Just Yesterday and Forever

The human heart is a funny thing-always working hard to protect itself from grievous injury yet prone to exactly what it tries to prevent.

I honestly believe that one of the gifts of early grief is disbelief.  Because if I could have understood at once what it meant that Dominic was really, truly GONE, I would have never lasted the first 24 hours.

Even now, going on five years, my head plays games with my heart.

Missing my son is very much like bringing him home except in reverse.

I don’t know about you, but each child added to our quiver slipped in and seemed like he had always been there.  It was nearly impossible to remember life before he joined us.  I knew, as a matter of FACT, that months and even years had passed without him there, but it was so natural, so beautiful, so perfect now that he was here, the before faded in the background of the after.

It’s much the same way now that he’s gone.  

Nature abhors a vacuum and so does the human mind and heart.  The spaces I was able to keep sacred to Dominic’s memory (or maybe because some part of my heart held out hope he’d return) are slowly being filled in by people and events and things that he’s never met, participated in or touched.  They crowd out the Sacred Spaces I have worked hard to maintain.

And bit by bit it’s as if it’s always been THIS way.  

Only it hasn’t.  

I’m not forgetting my son.  That will NEVER happen.  But I am losing the daily pathways that once helped me trace his fingerprints on my life, my belongings and my heart.  

And that makes me sad.  

I’m trying hard to find new ways to keep him current, part of everyday conversation, events and gatherings.  I want his name mentioned as naturally as that of my other children.  I want the funny things he used to do remembered and recounted.  I want my oldest son’s child to know Uncle Dominic as well as his or her other aunts and uncles.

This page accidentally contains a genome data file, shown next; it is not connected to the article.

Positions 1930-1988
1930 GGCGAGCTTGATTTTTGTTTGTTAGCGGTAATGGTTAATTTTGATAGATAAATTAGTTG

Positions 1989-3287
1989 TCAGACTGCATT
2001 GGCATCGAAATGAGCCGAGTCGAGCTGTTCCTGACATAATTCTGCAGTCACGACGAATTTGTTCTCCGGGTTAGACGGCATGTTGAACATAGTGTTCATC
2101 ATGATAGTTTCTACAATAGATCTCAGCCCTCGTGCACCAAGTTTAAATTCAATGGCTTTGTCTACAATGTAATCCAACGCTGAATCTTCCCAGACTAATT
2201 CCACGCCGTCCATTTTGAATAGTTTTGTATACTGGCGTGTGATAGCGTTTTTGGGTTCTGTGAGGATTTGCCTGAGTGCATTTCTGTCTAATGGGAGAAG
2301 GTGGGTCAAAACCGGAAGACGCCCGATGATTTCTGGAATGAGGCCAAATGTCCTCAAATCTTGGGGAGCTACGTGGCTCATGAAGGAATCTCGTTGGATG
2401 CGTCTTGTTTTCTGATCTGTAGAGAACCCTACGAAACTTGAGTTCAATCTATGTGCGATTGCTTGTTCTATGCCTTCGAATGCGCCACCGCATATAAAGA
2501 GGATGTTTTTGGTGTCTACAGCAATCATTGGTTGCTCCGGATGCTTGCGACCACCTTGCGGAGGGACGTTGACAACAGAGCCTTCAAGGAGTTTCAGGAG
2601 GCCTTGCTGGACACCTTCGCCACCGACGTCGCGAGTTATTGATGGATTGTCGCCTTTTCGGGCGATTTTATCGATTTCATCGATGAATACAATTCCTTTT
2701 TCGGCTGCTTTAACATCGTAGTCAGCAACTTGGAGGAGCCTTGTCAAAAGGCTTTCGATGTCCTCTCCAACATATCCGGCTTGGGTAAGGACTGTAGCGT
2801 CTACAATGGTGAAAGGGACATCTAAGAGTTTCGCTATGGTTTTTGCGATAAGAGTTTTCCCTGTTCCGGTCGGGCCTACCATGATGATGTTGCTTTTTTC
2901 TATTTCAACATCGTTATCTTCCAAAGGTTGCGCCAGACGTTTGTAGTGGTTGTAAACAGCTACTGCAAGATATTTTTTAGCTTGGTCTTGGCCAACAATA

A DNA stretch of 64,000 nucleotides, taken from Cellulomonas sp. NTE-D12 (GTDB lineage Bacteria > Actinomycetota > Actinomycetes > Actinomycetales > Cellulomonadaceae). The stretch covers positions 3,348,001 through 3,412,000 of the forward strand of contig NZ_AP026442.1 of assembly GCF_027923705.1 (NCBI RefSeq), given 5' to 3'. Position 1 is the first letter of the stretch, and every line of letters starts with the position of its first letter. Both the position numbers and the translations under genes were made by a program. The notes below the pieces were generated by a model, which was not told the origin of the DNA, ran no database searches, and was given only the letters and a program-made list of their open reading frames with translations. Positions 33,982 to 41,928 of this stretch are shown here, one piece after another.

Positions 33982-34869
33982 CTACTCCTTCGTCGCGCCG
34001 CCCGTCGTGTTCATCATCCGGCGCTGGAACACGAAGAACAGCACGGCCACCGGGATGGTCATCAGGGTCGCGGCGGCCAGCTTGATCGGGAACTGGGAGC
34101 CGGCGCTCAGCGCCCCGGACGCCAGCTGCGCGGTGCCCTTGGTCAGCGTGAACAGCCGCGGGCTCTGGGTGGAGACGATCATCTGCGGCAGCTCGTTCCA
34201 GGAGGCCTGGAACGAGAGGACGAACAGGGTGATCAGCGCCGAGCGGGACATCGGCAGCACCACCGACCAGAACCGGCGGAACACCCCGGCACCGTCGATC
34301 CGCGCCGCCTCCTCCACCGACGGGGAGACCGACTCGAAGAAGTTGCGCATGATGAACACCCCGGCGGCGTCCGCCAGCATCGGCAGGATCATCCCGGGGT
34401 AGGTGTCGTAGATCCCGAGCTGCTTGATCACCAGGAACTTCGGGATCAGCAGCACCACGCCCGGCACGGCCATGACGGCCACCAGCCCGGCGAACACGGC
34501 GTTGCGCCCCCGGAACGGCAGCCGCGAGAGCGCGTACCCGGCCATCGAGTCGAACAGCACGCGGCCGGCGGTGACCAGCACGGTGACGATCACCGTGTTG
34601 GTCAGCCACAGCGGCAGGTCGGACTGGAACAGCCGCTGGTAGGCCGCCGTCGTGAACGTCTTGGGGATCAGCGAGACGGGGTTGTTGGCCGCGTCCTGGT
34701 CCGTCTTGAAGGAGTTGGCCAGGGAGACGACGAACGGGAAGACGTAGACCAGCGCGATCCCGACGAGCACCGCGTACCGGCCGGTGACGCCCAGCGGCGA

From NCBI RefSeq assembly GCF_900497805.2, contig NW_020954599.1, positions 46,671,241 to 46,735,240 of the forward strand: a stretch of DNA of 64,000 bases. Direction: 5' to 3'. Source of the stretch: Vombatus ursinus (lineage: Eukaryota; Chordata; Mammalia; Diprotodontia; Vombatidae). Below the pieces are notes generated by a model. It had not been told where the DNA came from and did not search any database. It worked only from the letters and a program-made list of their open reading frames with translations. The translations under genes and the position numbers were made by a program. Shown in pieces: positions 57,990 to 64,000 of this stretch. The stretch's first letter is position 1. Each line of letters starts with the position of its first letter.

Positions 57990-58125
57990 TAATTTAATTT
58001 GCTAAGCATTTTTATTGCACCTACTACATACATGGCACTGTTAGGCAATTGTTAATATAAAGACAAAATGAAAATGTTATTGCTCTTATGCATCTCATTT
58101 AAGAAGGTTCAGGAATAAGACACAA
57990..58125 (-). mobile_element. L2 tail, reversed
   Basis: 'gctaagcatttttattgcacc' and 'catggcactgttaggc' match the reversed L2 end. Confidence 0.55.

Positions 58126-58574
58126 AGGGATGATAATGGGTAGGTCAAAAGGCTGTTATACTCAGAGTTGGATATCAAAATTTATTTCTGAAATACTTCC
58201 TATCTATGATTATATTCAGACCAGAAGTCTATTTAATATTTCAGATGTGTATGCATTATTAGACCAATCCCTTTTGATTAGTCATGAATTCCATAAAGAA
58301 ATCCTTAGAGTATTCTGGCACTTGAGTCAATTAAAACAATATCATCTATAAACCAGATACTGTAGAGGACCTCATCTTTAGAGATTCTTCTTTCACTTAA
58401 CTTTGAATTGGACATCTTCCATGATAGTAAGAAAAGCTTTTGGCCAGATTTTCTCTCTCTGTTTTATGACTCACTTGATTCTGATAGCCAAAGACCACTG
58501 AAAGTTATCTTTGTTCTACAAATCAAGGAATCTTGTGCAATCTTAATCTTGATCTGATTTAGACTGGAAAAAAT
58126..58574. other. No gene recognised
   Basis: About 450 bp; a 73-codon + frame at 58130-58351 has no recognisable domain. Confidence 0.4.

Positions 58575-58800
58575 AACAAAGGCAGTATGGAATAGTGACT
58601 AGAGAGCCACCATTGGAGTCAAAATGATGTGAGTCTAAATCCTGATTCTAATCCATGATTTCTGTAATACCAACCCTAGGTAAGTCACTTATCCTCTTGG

There are still moments, days and even a week here and there, when it feels like only yesterday that Dominic left for Heaven.  The pain is as fresh, as intense, as unbelievable as it was when I got the news. 

That shocks me every time.  

But most days I’m digging deep to tap old memories, working hard to weave his story into our ongoing story and looking for ways to keep his legacy alive for the generation to come.  

Time is a funny thing.

Yesterday AND forever.  

 

 

 

All The Glory on the Ground

Fall doesn’t last long here in Alabama.  

We have summer right through September most years and even into October on occasion.

This year was even shorter-hot, hot, hot, hot, cold!

But no matter how long or short the temperate days I have two or three trees I look for when the cold nights work their magic and the leaves turn bright.

I know I have to drink in their beauty as much as possible because it won’t last for more than a week.  And that makes it all the more precious to me.

So I don’t rush by as I’m wont to other times of year.  I slow down as I round the curve and gasp again at translucent gold lit bright against a pale blue sky. 

yellow ginkgo tree

One, two, three passes and then one day they’re gone. 

A windy rain knocked every one to the earth.  

All the glory on the ground.  

And my heart notes once again that nothing in this life is forever.

Even the most beautiful and highly treasured things will fade and fall.

People too. 

So don’t rush by. 

Slow down and drink in the glory of family around the table, coffee with a friend, walks in your neighborhood, cuddles with the kids, hot chocolate around a campfire or the kitchen stove.  

Nothing in this life is forever.  

time with those you love

Can’t Change Time

Every spring and every fall we dutifully make the rounds to our clocks and digital devices, putting them first forward an hour and then back in an attempt to make the days “longer”.

As if time was in our hands.